Sherrie L. Maher
Doctor of Philosophy
Title: Identifying Behavioral Risk Factors for Acquaintance
Rape in College Women
Dr. Amy Naugle, Chair
Dr. C. Richard Spates
Dr. Lester Wright Jr.
Dr. Elaine Phillips
June 19, 2003, 1:00 a.m.-3:00 p.m.
3715 Wood Hall
Acquaintance rape is a serious and widespread
problem on college campuses (Emmers-Sommer & Allen, 1999; Marx,
Van Wie, & Gross 1996; Pinzone-Glover, Gidycz, & Jacobs, 1998;
Sawyer, Desmond, & Lucke, 1993;Yescavage, 1999) with documented
prevalence rates as high as one in four among college women. There is
an emerging interest in identifying potential behavioral factors that
are associated with increased risk for sexual victimization. One possible
explanation is that victimized women may have difficulty assessing whether
a social or interpersonal situation is risky (Naugle & Follette,
1994; Wilson, Calhoun, & Bernat, 1999). Additionally, prior victimization
experience could result in an impoverished repertoire (Naugle, 1999).
That is, even if one adequately identifies danger or risk, they may
lack the requisite skills for effectively dealing with the situation.
Previous research attempted to empirically investigate these notions
and found that women with a prior victimization history rated videotaped
vignettes as depicting more risk than did women who had not been sexually
victimized. Although they rated the scenarios as being riskier, previously
victimized women were more likely to acquiesce to the offers of the
males in the vignettes than were non-victimized women. The current study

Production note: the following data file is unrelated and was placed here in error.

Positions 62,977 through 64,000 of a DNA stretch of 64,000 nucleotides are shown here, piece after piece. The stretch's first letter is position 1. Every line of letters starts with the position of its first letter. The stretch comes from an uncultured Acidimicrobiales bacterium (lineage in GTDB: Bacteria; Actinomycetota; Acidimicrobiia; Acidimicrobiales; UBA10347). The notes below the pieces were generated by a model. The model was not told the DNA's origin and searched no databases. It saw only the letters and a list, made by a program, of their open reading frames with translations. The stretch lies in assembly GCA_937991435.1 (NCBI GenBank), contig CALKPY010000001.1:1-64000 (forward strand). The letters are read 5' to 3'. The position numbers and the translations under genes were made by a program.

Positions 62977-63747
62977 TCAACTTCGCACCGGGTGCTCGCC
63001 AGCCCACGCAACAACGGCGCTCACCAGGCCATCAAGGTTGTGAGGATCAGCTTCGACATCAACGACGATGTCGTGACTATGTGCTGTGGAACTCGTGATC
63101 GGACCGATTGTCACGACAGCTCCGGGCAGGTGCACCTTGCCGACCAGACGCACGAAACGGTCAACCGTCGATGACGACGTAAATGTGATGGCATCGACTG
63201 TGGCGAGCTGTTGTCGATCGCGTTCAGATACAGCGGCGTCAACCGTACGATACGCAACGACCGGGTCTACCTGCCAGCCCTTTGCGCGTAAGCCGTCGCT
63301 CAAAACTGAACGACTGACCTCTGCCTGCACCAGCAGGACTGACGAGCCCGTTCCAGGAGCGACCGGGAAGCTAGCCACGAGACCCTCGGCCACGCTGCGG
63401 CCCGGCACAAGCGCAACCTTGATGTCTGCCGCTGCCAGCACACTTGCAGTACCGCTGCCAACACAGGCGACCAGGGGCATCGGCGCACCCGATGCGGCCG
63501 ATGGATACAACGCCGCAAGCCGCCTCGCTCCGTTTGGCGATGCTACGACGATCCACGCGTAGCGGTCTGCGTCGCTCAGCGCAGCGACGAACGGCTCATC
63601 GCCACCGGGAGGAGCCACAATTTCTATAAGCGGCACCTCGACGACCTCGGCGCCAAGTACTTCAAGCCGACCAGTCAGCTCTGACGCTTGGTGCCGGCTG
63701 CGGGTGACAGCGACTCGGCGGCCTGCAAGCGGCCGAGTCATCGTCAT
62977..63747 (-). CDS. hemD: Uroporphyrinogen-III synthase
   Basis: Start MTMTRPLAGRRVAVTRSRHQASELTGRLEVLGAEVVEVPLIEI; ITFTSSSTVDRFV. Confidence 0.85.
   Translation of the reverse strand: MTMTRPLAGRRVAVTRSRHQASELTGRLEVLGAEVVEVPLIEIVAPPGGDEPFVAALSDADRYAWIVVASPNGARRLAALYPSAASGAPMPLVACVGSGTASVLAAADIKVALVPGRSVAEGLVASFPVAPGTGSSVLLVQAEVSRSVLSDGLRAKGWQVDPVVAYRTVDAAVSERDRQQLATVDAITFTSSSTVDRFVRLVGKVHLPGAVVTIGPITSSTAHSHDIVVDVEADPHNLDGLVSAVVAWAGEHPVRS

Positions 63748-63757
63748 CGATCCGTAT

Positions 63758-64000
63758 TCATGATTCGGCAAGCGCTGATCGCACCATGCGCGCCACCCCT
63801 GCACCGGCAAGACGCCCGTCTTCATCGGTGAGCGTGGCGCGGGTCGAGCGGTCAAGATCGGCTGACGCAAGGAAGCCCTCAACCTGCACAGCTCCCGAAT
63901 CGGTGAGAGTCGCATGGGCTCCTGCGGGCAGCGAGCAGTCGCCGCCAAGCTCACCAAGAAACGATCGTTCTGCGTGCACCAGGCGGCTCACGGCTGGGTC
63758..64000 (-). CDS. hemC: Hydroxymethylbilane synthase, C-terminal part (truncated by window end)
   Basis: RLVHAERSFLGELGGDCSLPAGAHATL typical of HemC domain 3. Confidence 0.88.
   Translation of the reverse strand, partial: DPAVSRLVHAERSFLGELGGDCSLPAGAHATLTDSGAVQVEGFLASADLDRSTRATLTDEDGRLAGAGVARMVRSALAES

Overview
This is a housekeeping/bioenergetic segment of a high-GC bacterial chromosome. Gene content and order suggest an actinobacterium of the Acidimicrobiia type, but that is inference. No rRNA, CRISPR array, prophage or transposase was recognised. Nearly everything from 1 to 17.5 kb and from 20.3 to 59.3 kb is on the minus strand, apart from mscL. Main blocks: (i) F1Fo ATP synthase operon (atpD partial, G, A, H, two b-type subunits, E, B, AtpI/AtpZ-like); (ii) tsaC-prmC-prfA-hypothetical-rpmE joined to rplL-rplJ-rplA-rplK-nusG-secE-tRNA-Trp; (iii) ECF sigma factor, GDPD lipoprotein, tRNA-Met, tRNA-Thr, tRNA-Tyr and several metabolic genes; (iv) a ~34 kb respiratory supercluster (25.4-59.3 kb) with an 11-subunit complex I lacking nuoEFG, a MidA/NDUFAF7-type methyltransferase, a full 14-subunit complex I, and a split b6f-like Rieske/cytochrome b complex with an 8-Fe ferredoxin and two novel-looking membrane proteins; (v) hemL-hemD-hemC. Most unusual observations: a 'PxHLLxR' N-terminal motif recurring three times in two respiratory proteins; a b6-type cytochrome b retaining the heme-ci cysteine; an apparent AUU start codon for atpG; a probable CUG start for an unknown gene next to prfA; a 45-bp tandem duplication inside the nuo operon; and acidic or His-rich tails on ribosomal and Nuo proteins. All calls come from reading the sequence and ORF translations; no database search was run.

aimed to extend this line of research by focusing on specific skills
that may play a role in increased risk for acquaintance rape.
The current study utilized a videotaped scenario to assess sexual communication
skills among a sample of 105 undergraduate women. This study sought
to identify specific communication strategies that may serve as risk
or protective factors in potential acquaintance rape situations. Given
that women with a prior sexual victimization history are at increased
risk for subsequent sexual assault, it was of specific interest to determine
whether these women exhibit particular communication skills deficits
in dating situations. Therefore, using a videotaped methodology, the
current study investigated differences in behavioral responding across
women who have had a single incident victimization history (n=28), women
with more than one incident of sexual assault (n=30), and women with
no victimization history (n=47). It is believed that identifying behavioral
risk factors will allow for the development of better prevention programs
targeted at promoting specific skills that will effectively decrease
the likelihood of sexual victimization.
Undergraduate females were asked to watch a 5 minute videotaped vignette
depicting a dating scenario between a male and female. Each participant
was instructed to verbally respond to the situation they had just watched.
The participants' responses were coded using the Behavioral Assessment
of Risk Recognition Coding System (BARR) to determine the degree of
the participants' acquiescent or refusal responses. Subjects completed
ratings regarding their reactions to the videotaped situation across
several domains, including the level of risk depicted in the scenario.
In addition, participants completed a number of self-report questionnaires
regarding their prior sexual experiences, dating behaviors, and level
of psychological distress. Results indicated that participants who do
not have a victimization history detected more risk than women who have
a history of victimization, although this finding was not statistically
significant. Additional results are discussed in terms of differences
in behavioral responding between the three groups. Implications for
developing skills-based intervention and prevention programs are addressed.
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